Defendants procured construction loans on said real property and generally supervised the construction of the four unit apartment building. In addition to using the construction loans thereon, the parties agreed that the $3,600 borrowed by defendants from the Fergusons (third cause of action) was to be and it was used by them in the construction of said units, this obligation to be jointly assumed by plaintiffs and defendants and to be repaid by them upon the sale of the real property.

During the period of the construction of the units the sum of $4,000 was borrowed by the parties from Orpha E. Simpson, the mother of plaintiff Lauren, and evidenced by the promissory note of September 15, 1958, jointly executed by both plaintiffs and defendants. (First cause of action.) The proceeds of this loan were used in the construction of said units. Shortly before final building completion the parties had a dispute and orally agreed to dissolve their joint venture.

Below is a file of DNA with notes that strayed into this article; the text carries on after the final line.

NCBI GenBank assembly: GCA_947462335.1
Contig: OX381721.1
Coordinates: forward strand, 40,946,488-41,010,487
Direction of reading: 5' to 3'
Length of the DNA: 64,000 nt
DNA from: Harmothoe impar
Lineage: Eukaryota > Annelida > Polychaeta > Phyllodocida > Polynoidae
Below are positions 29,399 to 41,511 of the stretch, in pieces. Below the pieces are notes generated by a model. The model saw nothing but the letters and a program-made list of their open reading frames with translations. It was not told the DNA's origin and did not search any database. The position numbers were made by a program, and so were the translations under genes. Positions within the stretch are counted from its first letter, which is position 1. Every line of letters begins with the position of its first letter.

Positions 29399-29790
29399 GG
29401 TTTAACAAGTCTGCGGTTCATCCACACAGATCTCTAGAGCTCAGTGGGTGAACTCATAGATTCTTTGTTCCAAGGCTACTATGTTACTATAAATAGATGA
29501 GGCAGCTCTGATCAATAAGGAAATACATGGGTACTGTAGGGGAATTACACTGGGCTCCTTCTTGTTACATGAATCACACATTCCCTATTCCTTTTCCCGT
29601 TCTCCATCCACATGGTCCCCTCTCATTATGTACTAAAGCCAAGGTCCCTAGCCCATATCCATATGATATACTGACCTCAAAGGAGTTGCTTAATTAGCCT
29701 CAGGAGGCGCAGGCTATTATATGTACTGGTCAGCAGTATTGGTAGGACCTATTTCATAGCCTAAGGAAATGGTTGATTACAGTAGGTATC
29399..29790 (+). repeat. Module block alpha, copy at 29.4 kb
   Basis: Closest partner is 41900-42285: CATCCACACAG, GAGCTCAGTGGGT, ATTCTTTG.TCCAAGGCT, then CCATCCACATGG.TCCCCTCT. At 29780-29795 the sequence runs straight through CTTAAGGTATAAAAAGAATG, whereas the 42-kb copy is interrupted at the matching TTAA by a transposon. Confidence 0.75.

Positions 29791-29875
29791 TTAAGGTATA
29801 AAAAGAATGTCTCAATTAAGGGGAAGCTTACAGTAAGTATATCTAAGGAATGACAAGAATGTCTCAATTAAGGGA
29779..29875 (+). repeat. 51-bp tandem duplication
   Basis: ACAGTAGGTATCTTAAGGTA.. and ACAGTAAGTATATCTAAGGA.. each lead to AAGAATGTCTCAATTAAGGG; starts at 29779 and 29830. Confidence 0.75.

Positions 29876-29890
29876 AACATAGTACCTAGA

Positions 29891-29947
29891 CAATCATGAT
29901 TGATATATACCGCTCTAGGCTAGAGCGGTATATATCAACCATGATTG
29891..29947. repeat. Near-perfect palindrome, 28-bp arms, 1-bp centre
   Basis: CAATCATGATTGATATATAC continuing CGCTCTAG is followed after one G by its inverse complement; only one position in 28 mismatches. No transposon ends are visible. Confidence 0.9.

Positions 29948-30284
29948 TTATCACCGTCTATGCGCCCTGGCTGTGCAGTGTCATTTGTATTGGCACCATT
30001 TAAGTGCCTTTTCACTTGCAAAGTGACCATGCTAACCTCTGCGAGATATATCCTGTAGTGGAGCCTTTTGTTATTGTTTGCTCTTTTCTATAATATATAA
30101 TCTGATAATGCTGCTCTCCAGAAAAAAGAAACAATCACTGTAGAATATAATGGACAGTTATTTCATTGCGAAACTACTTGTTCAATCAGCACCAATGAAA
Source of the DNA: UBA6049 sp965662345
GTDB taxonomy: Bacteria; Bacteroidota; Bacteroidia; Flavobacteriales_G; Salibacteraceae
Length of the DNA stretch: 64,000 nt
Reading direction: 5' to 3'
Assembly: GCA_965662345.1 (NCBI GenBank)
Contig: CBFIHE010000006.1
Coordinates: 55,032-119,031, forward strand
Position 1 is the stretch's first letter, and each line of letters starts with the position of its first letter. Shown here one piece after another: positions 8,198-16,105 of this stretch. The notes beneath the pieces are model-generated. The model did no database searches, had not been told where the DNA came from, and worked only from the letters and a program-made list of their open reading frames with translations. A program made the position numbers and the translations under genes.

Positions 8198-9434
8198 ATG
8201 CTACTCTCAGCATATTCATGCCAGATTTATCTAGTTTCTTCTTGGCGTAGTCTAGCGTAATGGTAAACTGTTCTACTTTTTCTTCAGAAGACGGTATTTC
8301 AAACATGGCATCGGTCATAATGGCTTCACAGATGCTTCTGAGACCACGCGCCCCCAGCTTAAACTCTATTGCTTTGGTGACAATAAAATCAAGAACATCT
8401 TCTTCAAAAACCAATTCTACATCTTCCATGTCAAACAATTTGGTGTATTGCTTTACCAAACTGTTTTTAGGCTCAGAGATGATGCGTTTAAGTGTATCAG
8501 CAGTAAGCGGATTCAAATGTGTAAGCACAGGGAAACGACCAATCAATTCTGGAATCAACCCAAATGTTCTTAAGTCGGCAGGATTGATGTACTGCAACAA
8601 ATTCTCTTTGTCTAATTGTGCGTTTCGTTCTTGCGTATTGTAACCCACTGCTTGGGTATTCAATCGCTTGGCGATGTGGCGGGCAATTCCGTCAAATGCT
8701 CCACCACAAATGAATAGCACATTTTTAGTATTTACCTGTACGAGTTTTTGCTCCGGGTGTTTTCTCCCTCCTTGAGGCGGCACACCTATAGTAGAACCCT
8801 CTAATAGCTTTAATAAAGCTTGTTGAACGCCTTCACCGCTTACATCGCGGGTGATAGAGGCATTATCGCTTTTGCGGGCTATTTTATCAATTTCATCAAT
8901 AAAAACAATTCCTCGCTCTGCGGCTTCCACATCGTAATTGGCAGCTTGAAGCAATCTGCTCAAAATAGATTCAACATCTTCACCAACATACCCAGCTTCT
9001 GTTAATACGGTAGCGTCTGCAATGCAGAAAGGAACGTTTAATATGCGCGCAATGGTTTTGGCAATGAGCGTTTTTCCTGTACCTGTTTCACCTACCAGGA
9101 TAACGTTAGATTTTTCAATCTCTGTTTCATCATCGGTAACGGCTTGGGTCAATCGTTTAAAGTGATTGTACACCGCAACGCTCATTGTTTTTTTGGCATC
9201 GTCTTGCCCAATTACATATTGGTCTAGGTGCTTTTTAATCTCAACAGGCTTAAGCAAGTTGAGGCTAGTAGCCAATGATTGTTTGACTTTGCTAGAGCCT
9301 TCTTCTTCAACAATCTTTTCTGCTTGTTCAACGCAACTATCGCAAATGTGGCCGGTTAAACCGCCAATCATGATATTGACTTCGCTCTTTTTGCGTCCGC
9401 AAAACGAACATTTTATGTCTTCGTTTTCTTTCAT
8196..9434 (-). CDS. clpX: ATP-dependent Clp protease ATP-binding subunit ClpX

Defendants contend that the plaintiffs orally agreed to buy out the interest of defendants therein by paying to them the sum of $1,000 and agreeing to assume and pay the obligations due the Fergusons in the sum of $3,600 and Simpson in the sum of $4,000 and pay and assume all encumbrances and liens of record against said property. Plaintiffs contend that while they actually paid to defendants the sum of $1,000 as the result of which they received a quitclaim deed of defendants' interest in said property and assumed the encumbrances and liens of record, they deny they assumed and agreed to pay the respective $3,600 and $4,000 note obligations. Plaintiffs further contend defendants additionally owe them the $4,500 plus interest represented by the promissory note described in their second cause of action.